The Grand Prismatic Spring is another of Yellowstone’s iconic hydrothermal features. It is the one that looks like a big orange and blue eye. The spring sits along the Firehole River in the general area of the Upper Geyser Basin where Old Faithful resides. It produces a constant flow of water that flows into and heats the Firehole River. To me, the Firehole River is the most fascinating of Yellowstone’s rivers. It flows from Madison Lake, on the continental divide, 21 miles to the Gibbon River at Madison Junction. What fascinates me, is that it travels through the Upper Geyser Basin, where Old Faithful is located, and past the Grand Prismatic Spring. Those and other hydrothermal features dump their water into the Firehole. This raises the temperature 9-18 degrees Fahrenheit.
The pool filled by the Grand Prismatic Spring is very shallow. It is colored by the brown. orange and yellow bacteria and algae that grow in its pool. The sun highlights its colored features and the water reflects the blue of the sky. Steam rising from the spring adds mystery to the landscape. Though you can appreciate the spring by just giving it a cursory walk-by, paying attention to the details and seeing how the light seems to make them change provides a breathtaking experience.
Bryce Canyon, in Utah, is stunningly beautiful; especially at sunrise and sunset. It should be on your bucket list. You can enjoy it any time of day but, I recommend being there in the morning, before the sun creeps over the distant mountains and as the sun sets in the evening. The colors saturate, the whites appear almost translucent at hose times and it will take your breath away. If you can, walk the trails that take you below the base and look at the hoodoos face on.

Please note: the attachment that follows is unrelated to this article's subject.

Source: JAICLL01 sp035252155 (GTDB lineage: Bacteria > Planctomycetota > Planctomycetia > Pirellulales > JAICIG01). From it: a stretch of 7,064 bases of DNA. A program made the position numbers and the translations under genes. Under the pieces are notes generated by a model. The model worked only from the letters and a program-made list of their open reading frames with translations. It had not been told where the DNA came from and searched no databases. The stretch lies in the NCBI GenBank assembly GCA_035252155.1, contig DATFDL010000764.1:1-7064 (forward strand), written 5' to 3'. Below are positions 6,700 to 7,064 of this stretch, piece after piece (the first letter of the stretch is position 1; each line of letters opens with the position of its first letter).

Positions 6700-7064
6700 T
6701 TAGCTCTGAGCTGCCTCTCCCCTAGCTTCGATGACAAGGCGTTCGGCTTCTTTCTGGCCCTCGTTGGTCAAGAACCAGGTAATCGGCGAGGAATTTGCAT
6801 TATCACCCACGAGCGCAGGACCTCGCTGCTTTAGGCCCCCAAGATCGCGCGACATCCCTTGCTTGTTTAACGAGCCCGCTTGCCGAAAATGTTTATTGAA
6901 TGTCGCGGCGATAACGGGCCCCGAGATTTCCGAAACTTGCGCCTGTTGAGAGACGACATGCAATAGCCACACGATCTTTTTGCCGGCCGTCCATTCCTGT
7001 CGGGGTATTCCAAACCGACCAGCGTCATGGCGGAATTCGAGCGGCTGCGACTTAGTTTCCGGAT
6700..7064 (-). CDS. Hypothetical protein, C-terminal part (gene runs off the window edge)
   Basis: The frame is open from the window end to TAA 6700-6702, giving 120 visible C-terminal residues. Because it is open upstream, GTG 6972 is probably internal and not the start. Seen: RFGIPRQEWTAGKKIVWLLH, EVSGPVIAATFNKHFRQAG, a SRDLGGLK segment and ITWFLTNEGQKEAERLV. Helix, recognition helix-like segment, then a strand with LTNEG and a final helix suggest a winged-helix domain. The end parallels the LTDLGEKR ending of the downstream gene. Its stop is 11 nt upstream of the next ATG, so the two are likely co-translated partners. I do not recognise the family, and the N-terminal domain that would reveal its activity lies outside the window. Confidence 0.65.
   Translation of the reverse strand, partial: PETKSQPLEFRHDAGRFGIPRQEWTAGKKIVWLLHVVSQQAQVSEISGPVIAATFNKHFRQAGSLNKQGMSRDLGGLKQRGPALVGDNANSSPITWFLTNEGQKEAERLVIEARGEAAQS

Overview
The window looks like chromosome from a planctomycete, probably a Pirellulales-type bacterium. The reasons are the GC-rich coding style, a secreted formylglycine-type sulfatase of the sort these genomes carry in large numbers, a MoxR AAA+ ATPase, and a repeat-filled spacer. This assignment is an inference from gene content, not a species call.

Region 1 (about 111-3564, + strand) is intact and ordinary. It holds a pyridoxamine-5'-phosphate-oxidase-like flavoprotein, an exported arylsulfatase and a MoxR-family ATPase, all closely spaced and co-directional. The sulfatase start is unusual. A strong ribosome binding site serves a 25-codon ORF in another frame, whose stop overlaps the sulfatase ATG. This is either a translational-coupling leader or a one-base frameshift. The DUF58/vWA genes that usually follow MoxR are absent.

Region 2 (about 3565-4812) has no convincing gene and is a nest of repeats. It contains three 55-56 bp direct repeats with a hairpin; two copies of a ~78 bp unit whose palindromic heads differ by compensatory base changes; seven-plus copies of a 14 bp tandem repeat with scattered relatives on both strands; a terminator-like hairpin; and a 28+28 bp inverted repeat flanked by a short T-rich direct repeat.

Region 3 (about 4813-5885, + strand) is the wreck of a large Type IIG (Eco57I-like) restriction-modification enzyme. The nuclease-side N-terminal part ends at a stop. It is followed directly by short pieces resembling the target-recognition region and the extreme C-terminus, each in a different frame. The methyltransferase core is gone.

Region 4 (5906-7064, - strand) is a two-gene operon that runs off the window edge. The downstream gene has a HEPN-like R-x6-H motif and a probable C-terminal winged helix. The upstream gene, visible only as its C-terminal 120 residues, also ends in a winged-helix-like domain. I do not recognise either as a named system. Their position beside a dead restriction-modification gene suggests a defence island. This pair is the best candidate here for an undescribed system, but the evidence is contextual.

As I looked over the landscape, my thoughts turned to the ancient cities from fantasy and action adventures. Perhaps drawing from Petra in southern Jordan. I can imagine temples and palaces constructed from the hoodoos. I see “impregnable” walls being breached by the barbarians outside. It’s a fun connection.
For me, the process of how the land became to look as it does, enhances its beauty. In this case, water channels away the softer soil, forming the hoodoos. The freeze-thaw cycle sculpts the hoodoos by breaking off chunks. The wind helps sculpt too, but, to a lesser degree. What is left are acres of an orange and cream landscape filled with spectacular hoodoos and the erosional hills and valleys at their base.
I can’t wait to go back. Only this time, I am going to allow a day to hike and see what other treasures I uncover. I wonder what it would like in snow.
Note: Please click on caption to see higher resolution images.
Abstract art uses color, shape and line to create a pleasing image. That image may or may not represent something real. In photography, you arrive at the result through a different route. You find a candidate and create a composition that emphasizes the pattern created by the color, shape and/or line over the subject itself.
I am a primarily a landscape photographer. As I progressed and learned more about that art, I became fascinated with the questions about how a scene evolved; what processes shaped it in the past and what processes are shaping it today. As I observed, I began to see the patterns and to understand how to recognize the effects of the wind, water and tectonic events that influenced it. I also began to see how the patterns repeated themselves in different ways in different objects. It is those patterns that often make a wonderful abstract image.